Archdiocesan Schools | Bloom's Taxonomy

Bloom's Taxonomy


"Technology can be a means to access content on any topic, a tool for thinking and creating, a connection to peers and experts, and a window into other cultures"

- Partnership for 21st Century Learning



This is an introduction to Bloom's Digital Taxonomy


This is an update to Bloom's Revised Taxonomy which attempts to account for the new behaviours and actions emerging as technology advances and becomes more ubiquitous. Bloom's Revised Taxonomy describes many traditional classroom practices, behaviours and actions, but does not account for the new processes and actions associated with Web 2.0 technologies, infowhelm (the exponential growth in information), increasing ubiquitous personal technologies or cloud computing.
Bloom's Digital Taxonomy isn't about the tools or technologies rather it is about using these to facilitate learning. Outcomes on rubrics are measured by competence of use and most importantly the quality of the process or product. For example. Bookmarking a resource is of no value if the resource is inappropriate, invalid, out of date or inaccurate.
Bloom's Digital Taxonomy lends itself to problem and project based learning where the student must work through the entire process of development and evaluation. The 21st Century Fluency Projects 6D model for Solution Fluency is an excellent example of how to work through the project or problem based learning frame work.

The Cognitive Domain - Bloom's Taxonomy

This categorized and ordered thinking skills and objectives. His taxonomy follows the thinking process. You can not understand a concept if you do not first remember it, similarly you can not apply knowledge and concepts if you do not understand them. It is a continuum from Lower Order Thinking Skills (LOTS) to Higher Order Thinking Skills (HOTS). Bloom describe each category as a gerund. They are arranged below in increasing order, from lower order to higher order.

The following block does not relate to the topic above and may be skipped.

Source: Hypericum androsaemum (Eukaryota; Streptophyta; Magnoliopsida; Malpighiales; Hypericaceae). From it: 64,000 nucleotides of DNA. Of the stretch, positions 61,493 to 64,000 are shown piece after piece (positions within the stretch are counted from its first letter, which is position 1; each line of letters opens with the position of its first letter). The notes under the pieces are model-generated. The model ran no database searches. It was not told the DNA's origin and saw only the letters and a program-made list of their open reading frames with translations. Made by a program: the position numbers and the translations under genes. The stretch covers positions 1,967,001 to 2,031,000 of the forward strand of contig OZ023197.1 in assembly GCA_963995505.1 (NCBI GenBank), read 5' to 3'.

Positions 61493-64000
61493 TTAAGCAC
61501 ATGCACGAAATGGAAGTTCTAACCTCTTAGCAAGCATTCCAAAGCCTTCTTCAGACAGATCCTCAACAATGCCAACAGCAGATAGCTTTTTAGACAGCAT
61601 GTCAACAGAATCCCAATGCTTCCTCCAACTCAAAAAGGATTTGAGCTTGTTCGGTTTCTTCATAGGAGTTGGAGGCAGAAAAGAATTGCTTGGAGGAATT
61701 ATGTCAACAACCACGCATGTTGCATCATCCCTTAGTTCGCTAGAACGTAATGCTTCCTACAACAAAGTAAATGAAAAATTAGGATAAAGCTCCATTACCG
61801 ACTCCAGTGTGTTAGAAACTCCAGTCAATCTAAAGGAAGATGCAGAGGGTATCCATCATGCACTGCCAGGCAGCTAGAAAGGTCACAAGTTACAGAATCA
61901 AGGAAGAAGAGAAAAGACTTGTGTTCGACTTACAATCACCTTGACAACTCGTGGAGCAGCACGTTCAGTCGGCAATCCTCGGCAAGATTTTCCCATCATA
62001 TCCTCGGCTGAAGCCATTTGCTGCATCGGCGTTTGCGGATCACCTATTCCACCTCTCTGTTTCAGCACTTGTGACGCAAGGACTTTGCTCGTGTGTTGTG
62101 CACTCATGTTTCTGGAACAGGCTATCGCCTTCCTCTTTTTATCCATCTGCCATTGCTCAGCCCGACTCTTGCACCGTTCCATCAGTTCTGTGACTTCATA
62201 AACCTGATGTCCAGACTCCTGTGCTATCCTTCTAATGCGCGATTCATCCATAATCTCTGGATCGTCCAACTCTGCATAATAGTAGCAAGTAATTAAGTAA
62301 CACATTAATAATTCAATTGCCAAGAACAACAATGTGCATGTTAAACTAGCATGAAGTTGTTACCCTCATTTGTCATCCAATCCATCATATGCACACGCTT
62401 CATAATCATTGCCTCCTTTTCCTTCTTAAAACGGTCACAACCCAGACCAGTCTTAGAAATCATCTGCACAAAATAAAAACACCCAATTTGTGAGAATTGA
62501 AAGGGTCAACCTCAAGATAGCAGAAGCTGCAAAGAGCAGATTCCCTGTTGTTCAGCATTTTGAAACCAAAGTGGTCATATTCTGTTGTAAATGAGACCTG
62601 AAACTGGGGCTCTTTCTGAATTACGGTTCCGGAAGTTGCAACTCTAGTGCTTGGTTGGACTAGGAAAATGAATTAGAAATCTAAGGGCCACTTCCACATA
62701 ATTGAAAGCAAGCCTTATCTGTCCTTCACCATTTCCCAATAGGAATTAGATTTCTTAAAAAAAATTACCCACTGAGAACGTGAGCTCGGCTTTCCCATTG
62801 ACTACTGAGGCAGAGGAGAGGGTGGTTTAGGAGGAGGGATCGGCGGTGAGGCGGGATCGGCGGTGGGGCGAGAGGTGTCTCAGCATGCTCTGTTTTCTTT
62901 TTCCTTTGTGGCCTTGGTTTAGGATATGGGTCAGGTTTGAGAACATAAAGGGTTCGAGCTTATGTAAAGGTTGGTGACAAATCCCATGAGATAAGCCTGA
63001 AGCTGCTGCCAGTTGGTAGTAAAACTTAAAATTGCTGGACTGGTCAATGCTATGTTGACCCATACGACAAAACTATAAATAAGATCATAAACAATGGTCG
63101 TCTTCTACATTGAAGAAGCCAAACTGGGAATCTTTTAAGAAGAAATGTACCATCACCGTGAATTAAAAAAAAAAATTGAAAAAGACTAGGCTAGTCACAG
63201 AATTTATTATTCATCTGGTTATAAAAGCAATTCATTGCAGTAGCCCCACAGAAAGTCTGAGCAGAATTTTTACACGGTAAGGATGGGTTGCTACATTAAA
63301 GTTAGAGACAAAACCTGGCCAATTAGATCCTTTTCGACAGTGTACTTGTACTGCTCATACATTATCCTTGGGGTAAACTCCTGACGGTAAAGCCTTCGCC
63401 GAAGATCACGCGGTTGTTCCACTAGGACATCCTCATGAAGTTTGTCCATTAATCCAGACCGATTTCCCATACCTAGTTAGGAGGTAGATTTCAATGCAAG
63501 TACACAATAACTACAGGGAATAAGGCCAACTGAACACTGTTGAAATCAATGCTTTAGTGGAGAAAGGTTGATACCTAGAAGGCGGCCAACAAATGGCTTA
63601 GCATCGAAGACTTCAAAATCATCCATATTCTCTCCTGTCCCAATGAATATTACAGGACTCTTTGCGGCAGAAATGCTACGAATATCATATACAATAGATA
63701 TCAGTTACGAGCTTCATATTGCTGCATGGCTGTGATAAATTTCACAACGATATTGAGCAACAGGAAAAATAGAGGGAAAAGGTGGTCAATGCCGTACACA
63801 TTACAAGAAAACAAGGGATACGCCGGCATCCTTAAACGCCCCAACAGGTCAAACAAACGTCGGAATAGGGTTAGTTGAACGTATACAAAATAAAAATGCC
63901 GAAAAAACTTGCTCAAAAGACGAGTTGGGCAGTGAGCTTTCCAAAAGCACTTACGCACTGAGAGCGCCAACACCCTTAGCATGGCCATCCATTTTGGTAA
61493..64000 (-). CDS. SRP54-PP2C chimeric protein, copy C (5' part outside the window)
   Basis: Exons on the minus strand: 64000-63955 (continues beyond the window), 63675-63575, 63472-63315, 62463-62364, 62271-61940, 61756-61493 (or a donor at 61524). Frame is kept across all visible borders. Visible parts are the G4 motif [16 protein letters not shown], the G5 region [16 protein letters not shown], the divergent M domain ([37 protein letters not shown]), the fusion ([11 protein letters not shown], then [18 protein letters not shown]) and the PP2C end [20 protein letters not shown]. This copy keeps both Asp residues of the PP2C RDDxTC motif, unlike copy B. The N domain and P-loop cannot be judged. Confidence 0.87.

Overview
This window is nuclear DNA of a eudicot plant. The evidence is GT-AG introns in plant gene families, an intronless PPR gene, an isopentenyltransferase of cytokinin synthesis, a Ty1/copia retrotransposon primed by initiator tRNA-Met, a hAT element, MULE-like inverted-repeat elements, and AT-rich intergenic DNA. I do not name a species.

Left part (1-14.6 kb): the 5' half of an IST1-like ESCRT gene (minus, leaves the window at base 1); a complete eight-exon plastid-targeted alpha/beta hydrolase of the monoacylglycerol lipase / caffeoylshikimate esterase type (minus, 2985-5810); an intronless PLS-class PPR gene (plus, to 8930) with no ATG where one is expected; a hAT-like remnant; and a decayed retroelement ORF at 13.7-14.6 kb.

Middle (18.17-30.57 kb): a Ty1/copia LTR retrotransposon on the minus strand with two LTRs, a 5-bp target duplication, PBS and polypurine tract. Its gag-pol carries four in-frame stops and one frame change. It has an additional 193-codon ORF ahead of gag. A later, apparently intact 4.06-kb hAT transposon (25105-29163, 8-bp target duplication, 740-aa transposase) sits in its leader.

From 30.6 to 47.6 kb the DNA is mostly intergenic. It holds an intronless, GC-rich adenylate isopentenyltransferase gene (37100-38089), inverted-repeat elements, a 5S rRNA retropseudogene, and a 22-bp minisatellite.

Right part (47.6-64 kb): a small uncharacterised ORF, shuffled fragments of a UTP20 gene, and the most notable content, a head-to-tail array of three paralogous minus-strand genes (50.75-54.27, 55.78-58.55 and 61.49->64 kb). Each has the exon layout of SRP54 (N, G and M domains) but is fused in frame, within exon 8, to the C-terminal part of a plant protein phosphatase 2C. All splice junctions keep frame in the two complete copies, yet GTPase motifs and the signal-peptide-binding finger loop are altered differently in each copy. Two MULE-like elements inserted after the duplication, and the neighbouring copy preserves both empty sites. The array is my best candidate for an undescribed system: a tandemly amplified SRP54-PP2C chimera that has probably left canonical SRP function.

Original Bloom's Graphics
Below are two of the more common graphics used to represent the original taxonomy or thinking process according to Benjamin Bloom. Please note that implied within the graphics is the amount of classroom time 'recommended' for each stage of thinking. Therefore, in the 1950's more (or most) classroom time was allotted to the 'lower-order' thinking stages of 'knowledge,' 'comprehension.' and 'application.' Today, considering the ability of our students to access the internet the information that we used to have students memorize 

Revised Bloom's Graphics


Revised Bloom's by Kathy Schrock:

This image was shared with permission from ( under a Creative Commons Attribution-NonCommercial-NoDerivs 3.0 Unported License.

Bloom's Revised Taxonomy Sub Categories

Each of the categories or taxonomic elements has a number of key verbs associated with it
Lower Order Thinking Skills (LOTS)
  • Remembering - Recognising, listing, describing, identifying, retrieving, naming, locating, finding
  • Understanding - Interpreting, Summarising, inferring, paraphrasing, classifying, comparing, explaining, exemplifying
  • Applying - Implementing, carrying out, using, executing
  • Analysing - Comparing, organising, deconstructing, Attributing, outlining, finding, structuring, integrating
  • Evaluating - Checking, hypothesising, critiquing, Experimenting, judging, testing, Detecting, Monitoring
  • Creating - designing, constructing, planning, producing, inventing, devising, making
Higher Order Thinking Skills (HOTS)

The elements cover many classroom activities and objectives but they do not address the new objectives presented by the emergence and integration of Information and Communication Technologies in to the classroom and the lives of our students.
This revision is fundamentally based on the revised taxonomy proposed by Anderson et al, but is more inclusive of digital technologies and digital cognitive objectives.

Bloom's as a learning process.

Bloom's Taxonomy in its various forms represents the process of learning. It has been simplified in some case like the Three Story Intellect (Oliver Wendell Holmes and Art Costa), but it still essentially represents how we learn.

Before we can understand a concept we have to remember it
Before we can apply the concept we must understand it
Before we analyse it we must be able to apply it
Before we can evaluate its impact we must have analysed it
Before we can create we must have remembered, understood, applied, analysed, and evaluated.

Some people may argue about that you do not require some of the stages for each and every task, action or process; some too may argue about the necessity to reach the creation level for all activities. This is the choice of the individual.

Is it important where you start? Must I start with remembering?

I don't think it is. The learning can start at any point, but inherent in that learning is going to be the prior elements and stages.
Information on this page was shared with permission from: under the Creative Commons Attribution 2.5 Licence. Thank you Andrew Churches.


MORE - Take a look at this powerpoint that does a great job of explaining how the 're-vised' Bloom's Taxonomy has been updated to apply 21st Century Learning (Thanks to Denise Tarlinton for the PowerPoint):






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